As I have indicated, the result of this competition shows that it is possible to achieve considerable savings on the current cost of Community Payback provision while at the same time developing other non-financial benefits such as innovation in the delivery of the service, higher quality, improved compliance, more rapid commencement and intensive working for unemployed offenders. We are also expecting to see wider engagement with the public which will improve levels of confidence in the Community Payback service. Overall, our intention is to improve the effectiveness of the criminal justice system while reducing the cost to the taxpayer.
I turn now to updating the House on our wider programme of offender services competitions.
A key element of the “Open Public Services” White Paper published last year was that the provision of public services would be opened up to a wider variety of organisations as part of the Government’s commitment to improving the quality of public services. Competition not only promotes greater diversity in our provider base, but is also a powerful driver of more efficient and effective offender services. The Ministry of Justice’s “Offender Services Competition Strategy” published a year ago is making this policy a reality.
In the “Competition Strategy” I made a commitment to publish an annual update. The update covers activity on offender services competitions over the past year, gives an overview of current activity, and lists competitions that we plan to run in the following 12 months. It will be clear from the update that this amounts to a large and continuing programme of activity.
As well as the Community Payback competition in London, the update covers Prisons Competitions Phases One and Two, Prisoner Escort and Custody Services, Electronic Monitoring, Payment by Results pilots and the Offender Learning and Skills Services.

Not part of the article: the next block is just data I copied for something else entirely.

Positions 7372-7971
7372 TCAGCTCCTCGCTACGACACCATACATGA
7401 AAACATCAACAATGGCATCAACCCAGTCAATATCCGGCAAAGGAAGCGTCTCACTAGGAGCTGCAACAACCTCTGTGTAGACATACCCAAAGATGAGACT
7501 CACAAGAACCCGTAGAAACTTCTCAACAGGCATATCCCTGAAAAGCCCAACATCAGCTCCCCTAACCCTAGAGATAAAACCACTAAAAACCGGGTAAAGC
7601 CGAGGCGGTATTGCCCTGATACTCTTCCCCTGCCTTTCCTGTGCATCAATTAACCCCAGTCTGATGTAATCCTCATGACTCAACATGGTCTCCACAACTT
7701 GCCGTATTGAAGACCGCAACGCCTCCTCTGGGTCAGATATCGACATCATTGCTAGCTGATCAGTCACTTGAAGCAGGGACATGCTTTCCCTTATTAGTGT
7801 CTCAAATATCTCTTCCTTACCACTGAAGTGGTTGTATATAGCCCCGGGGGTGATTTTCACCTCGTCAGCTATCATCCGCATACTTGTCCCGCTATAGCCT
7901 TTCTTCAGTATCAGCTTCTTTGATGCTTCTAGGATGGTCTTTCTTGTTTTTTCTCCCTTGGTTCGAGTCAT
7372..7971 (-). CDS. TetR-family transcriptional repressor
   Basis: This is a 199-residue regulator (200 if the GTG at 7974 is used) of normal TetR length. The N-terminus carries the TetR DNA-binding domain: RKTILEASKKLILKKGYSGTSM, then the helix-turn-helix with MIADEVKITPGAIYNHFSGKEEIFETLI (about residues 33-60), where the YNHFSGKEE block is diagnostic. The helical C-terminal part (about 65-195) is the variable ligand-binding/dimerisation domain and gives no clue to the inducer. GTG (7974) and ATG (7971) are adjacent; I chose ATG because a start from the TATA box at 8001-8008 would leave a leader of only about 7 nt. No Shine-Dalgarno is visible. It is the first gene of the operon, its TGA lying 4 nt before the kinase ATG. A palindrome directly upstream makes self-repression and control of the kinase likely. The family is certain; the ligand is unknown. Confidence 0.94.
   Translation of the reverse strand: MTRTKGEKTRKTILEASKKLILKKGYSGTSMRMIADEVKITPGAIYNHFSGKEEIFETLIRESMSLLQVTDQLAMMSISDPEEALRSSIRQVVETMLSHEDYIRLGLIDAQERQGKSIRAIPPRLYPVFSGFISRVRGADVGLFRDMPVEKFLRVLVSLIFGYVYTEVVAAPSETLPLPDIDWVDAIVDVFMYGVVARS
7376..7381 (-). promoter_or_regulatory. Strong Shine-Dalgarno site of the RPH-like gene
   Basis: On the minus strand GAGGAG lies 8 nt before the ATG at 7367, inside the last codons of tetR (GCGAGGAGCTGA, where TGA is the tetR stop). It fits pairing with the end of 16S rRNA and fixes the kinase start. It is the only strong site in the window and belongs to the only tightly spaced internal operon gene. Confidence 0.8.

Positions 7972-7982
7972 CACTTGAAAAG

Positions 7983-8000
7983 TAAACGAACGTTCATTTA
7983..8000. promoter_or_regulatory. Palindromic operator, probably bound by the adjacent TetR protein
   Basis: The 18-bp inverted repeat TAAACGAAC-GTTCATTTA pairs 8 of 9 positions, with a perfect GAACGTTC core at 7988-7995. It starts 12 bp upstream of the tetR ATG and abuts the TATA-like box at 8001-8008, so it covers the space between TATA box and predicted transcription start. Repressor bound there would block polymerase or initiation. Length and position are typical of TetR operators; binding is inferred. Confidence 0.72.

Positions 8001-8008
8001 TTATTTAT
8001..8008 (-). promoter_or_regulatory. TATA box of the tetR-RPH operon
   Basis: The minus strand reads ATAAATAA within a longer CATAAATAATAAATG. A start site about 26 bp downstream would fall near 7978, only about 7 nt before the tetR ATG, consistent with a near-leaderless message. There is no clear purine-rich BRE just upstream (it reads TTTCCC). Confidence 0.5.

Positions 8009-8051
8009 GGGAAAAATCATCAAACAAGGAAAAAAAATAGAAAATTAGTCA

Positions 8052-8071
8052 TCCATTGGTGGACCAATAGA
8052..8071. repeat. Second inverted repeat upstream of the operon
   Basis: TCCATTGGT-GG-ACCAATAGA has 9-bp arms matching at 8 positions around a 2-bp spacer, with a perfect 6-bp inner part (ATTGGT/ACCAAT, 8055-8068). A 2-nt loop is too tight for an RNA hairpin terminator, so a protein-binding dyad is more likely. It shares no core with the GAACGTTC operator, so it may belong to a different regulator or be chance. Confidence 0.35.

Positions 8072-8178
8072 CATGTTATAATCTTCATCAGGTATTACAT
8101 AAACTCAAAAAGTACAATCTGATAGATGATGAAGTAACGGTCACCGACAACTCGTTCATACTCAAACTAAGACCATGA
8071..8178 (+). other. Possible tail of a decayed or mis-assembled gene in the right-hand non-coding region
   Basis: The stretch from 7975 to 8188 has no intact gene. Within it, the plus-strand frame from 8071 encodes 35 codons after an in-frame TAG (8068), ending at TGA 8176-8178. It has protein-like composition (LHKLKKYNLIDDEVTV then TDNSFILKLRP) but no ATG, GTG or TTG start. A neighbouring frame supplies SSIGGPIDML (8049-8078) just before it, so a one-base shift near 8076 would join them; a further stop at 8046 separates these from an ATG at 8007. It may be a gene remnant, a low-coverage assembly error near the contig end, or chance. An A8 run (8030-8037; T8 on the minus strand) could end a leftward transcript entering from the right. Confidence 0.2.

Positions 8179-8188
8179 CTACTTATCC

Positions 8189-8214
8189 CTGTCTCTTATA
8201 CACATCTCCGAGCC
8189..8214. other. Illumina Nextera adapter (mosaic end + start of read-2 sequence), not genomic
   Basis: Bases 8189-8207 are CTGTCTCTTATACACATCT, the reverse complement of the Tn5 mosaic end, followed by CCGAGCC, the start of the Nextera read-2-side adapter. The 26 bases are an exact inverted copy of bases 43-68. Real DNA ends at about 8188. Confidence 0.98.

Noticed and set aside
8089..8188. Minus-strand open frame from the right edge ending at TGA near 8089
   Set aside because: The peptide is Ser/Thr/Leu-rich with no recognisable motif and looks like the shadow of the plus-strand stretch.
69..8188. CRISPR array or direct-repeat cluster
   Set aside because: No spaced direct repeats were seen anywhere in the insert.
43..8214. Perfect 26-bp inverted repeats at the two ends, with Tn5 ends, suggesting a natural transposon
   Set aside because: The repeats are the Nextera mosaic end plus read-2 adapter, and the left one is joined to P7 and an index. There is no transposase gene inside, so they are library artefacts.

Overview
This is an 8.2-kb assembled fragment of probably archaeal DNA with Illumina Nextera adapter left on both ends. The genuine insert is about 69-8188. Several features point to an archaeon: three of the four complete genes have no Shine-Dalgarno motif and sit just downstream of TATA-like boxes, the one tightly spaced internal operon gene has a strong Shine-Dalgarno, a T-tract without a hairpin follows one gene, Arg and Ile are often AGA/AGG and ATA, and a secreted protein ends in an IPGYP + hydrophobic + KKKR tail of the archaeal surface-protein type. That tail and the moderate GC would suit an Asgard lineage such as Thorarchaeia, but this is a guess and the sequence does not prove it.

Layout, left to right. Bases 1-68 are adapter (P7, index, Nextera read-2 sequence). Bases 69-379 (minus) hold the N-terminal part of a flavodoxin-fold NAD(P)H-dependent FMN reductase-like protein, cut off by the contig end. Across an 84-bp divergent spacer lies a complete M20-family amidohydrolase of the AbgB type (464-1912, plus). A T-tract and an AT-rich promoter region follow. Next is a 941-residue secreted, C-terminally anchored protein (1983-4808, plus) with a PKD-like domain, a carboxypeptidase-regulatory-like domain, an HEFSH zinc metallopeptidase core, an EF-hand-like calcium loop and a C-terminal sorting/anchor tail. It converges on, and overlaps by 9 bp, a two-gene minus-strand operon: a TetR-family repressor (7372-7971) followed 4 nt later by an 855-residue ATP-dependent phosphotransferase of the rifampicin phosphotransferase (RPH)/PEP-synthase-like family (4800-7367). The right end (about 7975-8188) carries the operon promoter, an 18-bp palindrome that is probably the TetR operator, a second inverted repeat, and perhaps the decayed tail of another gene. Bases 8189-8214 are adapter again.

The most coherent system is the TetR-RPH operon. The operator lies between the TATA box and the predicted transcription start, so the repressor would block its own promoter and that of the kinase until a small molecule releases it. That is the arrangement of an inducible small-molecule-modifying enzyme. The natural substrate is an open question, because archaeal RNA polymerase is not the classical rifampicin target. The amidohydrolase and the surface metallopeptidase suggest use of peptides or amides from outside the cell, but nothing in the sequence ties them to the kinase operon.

In relation to custodial services, for example, we have already completed the competitions for four prisons (HMP Birmingham, HMP Buckley Hall, HMP Doncaster, and HMP Oakwood) and we expect these to generate significant savings of £216 million over the life of the contracts A further nine prisons are currently subject to competition and we expect to award contracts in November this year. At that time we also expect to announce the custodial services that will be subject to competition in the next phase of our reform programme.
For community based offender services, we are engaged in a major competition to improve and enhance electronic monitoring, with contract award planned for early 2013.In the autumn we will publish our response to the consultation on “Punishment and Reform: effective probation services” setting out how we will accelerate a wider programme of competition for non-custodial services.
This Government are committed to public service reform and the success of our programme to date demonstrates how competition can be used effectively to open up the market, stimulate innovation and improvement and reduce cost to the taxpayer.
Copies of the annual update have been placed in the Libraries of both Houses. The document is also available on the Ministry of Justice website.